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MIKE RAINE

nature of snowdonia A GUIDE TO THE UPLANDS FOR HILLWALKERS AND CLIMBERS The revised and expanded 2nd edition of the first

ISBN 9781906095680

complete field guide for the mountains of Snowdonia through the seasons; its plants, animals and rocks. Everything you’re likely to see in the hills at any time

Follow the seasons of Snowdonia; winter is the perfect time for studying rocks and lichen; in spring the bog flowers flourish and beautiful orchids bloom; summer brings fruits and flowers, and the trees are in full leaf; in autumn an amazing display of fungi appear, the hill farms are busy again in preparation for winter and as the nights draw in it is time to sit

A GUIDE TO THE UPLANDS FOR HILLWALKERS AND CLIMBERS

SECOND EDITION

MIKE RAINE

SECOND EDITION

of year is here in one volume.

9 781906 095680

NATURE OF SNOWDONIA

SECOND EDITION

Mike started hillwalking on the Yorkshire moors in the early seventies and drifted into rock climbing later that decade. He started working in the outdoors in the early eighties as a freelancer. Mike then went to college to study geography and subsequently trained as a secondary school teacher. After teaching for 12 years Mike was fortunate enough to land a full-time post at Plas y Brenin, the National Outdoor Centre in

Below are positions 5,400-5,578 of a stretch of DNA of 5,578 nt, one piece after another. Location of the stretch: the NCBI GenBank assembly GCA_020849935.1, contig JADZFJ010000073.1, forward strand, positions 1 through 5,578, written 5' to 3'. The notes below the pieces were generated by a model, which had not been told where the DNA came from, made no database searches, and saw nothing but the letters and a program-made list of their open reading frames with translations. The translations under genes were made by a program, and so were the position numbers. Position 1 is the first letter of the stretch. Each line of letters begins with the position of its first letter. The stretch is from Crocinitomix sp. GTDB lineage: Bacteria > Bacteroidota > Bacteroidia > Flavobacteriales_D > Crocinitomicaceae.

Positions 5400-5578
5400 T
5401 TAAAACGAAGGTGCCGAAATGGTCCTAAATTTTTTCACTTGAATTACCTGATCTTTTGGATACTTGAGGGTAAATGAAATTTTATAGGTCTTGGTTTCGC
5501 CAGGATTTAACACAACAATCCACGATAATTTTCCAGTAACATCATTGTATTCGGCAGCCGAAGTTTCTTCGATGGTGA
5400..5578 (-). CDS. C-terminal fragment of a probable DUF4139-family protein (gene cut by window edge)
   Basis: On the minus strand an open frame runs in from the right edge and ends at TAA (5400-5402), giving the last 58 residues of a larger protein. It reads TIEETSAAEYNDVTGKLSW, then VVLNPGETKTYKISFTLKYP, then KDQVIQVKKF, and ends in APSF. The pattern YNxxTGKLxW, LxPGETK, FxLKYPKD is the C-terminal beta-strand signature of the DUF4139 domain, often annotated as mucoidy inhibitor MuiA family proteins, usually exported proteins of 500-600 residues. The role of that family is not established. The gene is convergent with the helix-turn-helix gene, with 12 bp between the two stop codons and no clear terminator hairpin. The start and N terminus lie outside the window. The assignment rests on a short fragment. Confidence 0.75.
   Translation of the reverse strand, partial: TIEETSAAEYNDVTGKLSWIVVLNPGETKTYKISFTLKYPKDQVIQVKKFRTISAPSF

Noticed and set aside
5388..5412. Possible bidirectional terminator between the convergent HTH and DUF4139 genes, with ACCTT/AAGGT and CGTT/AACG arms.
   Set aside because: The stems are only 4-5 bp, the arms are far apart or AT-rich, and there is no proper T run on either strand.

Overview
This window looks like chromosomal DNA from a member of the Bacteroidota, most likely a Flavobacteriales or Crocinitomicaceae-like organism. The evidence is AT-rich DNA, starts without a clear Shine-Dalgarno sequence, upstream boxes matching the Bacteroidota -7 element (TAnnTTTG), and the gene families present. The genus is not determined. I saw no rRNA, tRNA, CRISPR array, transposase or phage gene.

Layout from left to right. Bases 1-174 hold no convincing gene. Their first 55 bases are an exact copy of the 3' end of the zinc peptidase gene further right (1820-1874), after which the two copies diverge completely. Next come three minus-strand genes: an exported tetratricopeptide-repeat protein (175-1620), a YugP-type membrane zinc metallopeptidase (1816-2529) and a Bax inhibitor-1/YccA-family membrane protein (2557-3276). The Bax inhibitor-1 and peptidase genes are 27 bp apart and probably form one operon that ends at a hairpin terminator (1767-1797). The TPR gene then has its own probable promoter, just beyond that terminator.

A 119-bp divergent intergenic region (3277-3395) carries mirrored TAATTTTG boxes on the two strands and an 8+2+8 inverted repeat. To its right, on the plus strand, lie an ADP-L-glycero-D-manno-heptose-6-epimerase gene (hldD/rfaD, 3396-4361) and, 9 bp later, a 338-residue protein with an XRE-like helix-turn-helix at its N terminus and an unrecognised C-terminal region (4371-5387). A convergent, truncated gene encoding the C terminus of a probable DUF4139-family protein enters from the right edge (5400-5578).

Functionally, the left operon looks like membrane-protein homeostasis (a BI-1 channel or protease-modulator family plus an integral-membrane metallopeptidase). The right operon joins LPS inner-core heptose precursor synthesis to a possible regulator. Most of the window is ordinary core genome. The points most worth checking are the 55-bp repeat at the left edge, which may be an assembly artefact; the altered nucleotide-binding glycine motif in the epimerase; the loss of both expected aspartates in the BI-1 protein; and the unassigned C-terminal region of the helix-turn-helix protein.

beside the fire and tell tales of local myth and legend.

Snowdonia. He still works at Plas y Brenin as a Senior

A little knowledge of thyme, tormentil and thrift will

Instructor with responsibilities that include training mountain leaders, first aiders and environmental

roche moutonnĂŠe, bogbean beer and caterpillar

education. Mike also runs his own Nature of

fungus are just some of the fascinating things you will discover.

MIKE RAINE

enhance your day in the hills. Fossil trilobites and

Snowdonia workshops; details of these can be found on his Facebook page Mike Raine: Notes from the Hill or at www.mikeraine.co.uk

MIKE RAINE


a guide to the uplands for hillwalkers and climbers

second edition

Mike Raine


First published 2010 Second edition 2020 First published in Great Britain 2010 by Pesda Press Tan y Coed Canol Ceunant Caernarfon Gwynedd LL55 4RN Š Copyright 2010, 2020 Mike Raine ISBN: 9781906095680 The Author has asserted his right under the Copyright, Designs and Patents Act, 1988, to be identified as Author of this Work. All rights reserved. No part of this publication may be reproduced, stored in a retrieval system, or transmitted, in any form or by any means, electronic, mechanical, photocopying, recording or otherwise, without the prior written permission of the Publisher. Printed and bound in Poland, www.hussarbooks.pl


For Sally


Contents Acknowledgements. . . . . . . . . . . . . . . . . . . . . . . . . . . . . . . . . . . . . . . . . . . . . . . 6 Introduction. . . . . . . . . . . . . . . . . . . . . . . . . . . . . . . . . . . . . . . . . . . . . . . . . . . . . . 7 Snowdonia. . . . . . . . . . . . . . . . . . . . . . . . . . . . . . . . . . . . . . . . . . . . . . . . . . . . . . 11